Deceptive signals: On India’s goods exports numbers​

October’s foreign trade tidings present a picture that could well be misread​

Last month, India’s goods exports recorded only their second uptick this financial year, with a 6.2% rise. Merchandise imports grew a sharper 12.3% over last October and nearly 21% over September’s tally to hit an all-time high of $65.03 billion. The trade deficit, as a result, also hit a record $31.5 billion. The import bill was expected to go beyond the relatively tepid trends in recent months, spurred by anticipation of festive demand for items such as jewellery and high-end electronics. But this surge, and the deficit tally, was beyond expectations, with economists describing it as ‘a rude shock’ thanks to ‘idiosyncratic’ effects. The Finance Ministry’s monthly economic review asserted that merchandise exports “surprised on the upside” with the highest growth in 11 months, and that exports and imports have grown “despite fears of weak global demand”.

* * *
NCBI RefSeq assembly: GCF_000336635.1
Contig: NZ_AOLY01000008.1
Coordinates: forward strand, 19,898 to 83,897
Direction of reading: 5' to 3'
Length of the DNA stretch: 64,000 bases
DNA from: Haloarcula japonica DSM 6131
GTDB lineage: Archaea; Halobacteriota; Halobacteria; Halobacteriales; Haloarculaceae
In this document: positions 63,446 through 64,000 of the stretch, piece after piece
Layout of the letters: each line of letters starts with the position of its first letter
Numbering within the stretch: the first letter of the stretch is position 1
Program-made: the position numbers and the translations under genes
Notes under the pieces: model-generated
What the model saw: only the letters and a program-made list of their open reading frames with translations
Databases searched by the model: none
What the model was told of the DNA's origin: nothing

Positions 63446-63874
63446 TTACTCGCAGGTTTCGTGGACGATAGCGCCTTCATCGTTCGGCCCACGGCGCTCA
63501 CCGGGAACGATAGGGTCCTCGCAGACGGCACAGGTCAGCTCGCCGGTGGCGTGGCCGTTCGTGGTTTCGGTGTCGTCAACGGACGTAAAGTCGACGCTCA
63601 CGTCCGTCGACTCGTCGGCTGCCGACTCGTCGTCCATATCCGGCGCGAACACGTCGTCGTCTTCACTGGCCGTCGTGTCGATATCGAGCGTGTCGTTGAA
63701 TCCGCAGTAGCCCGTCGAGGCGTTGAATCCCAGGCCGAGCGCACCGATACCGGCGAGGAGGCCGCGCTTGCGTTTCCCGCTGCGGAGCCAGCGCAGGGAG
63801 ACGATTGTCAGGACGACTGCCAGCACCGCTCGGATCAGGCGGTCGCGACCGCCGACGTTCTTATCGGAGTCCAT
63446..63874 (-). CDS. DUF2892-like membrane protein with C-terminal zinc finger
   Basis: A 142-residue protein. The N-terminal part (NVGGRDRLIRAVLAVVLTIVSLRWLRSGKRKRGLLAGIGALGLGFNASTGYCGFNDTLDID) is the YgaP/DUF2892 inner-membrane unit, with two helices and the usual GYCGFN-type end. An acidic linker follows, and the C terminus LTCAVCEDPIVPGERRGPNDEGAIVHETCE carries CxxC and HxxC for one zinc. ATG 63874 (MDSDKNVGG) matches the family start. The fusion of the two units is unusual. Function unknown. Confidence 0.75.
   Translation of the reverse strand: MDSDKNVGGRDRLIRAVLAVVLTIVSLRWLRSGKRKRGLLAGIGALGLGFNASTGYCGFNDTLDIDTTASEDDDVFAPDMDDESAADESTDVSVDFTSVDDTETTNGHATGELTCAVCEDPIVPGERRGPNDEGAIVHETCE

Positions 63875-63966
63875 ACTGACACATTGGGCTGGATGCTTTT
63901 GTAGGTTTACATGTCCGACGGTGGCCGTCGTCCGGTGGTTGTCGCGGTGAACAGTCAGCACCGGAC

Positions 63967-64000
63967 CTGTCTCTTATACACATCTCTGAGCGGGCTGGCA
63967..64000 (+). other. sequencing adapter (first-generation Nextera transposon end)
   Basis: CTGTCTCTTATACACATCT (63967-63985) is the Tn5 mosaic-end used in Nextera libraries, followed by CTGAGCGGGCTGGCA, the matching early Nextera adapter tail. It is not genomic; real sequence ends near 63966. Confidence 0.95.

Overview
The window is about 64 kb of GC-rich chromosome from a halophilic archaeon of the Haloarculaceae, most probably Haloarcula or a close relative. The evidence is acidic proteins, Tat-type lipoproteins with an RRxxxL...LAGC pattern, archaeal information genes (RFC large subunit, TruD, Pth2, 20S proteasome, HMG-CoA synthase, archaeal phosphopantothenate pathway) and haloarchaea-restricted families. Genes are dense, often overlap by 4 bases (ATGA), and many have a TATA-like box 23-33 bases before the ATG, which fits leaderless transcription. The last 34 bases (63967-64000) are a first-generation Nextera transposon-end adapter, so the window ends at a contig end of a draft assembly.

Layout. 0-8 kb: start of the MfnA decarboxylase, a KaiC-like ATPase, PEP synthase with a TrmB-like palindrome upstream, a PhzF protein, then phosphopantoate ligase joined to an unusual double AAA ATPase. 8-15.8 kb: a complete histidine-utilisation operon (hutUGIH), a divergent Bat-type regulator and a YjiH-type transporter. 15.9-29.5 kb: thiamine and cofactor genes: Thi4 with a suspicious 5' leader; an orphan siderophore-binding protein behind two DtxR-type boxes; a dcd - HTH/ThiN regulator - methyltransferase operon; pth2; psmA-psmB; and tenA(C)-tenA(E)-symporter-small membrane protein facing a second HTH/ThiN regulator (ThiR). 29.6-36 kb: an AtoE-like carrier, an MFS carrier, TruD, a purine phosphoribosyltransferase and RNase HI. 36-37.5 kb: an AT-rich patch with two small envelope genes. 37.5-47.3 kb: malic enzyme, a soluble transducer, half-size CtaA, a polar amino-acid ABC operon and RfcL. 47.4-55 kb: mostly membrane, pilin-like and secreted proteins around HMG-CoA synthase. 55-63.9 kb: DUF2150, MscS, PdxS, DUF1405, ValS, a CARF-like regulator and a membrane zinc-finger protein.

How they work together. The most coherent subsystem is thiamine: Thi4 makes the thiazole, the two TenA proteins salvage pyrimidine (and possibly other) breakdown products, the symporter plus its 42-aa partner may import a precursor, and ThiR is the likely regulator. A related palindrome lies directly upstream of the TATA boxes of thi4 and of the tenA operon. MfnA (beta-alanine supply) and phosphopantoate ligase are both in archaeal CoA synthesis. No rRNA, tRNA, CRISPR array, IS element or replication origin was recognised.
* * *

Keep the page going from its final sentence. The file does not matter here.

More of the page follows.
The high imports and the likely deficit trajectory need not trigger much anxiety yet. The recent decline in oil prices should help this inelastic import bill recede from the seven-month high of $17.7 billion. While festive and wedding demand spiked gold and silver imports to an extent, price drops in precious metals in early October also played a role as jewellers sought to ramp up stocks before prices rebounded. Similarly, not all of the bump up in electronics imports can be construed as consumption demand. That October was the last month of free imports of personal computers, laptops and servers before the ‘deferred’ implementation of new import ‘licensing’ norms, now euphemistically rephrased as an ‘import management system’, also triggered players into stockpiling inventories of these items. The government has been trying to rein in the import bill through such measures and a slew of quality control orders, but boosting exports is more critical to support job creation and economic growth. What is worrying is October’s headline uptick in exports is a statistical kink – the shipments’ value of $33.6 billion is actually the lowest in 12 months and 6% below the 2021 tally. Global trade grew 2% month-on-month in October, but Indian exports dropped 2.6%. This is a clear sign that incremental opportunities that a slowing world is throwing up are being lost out on.
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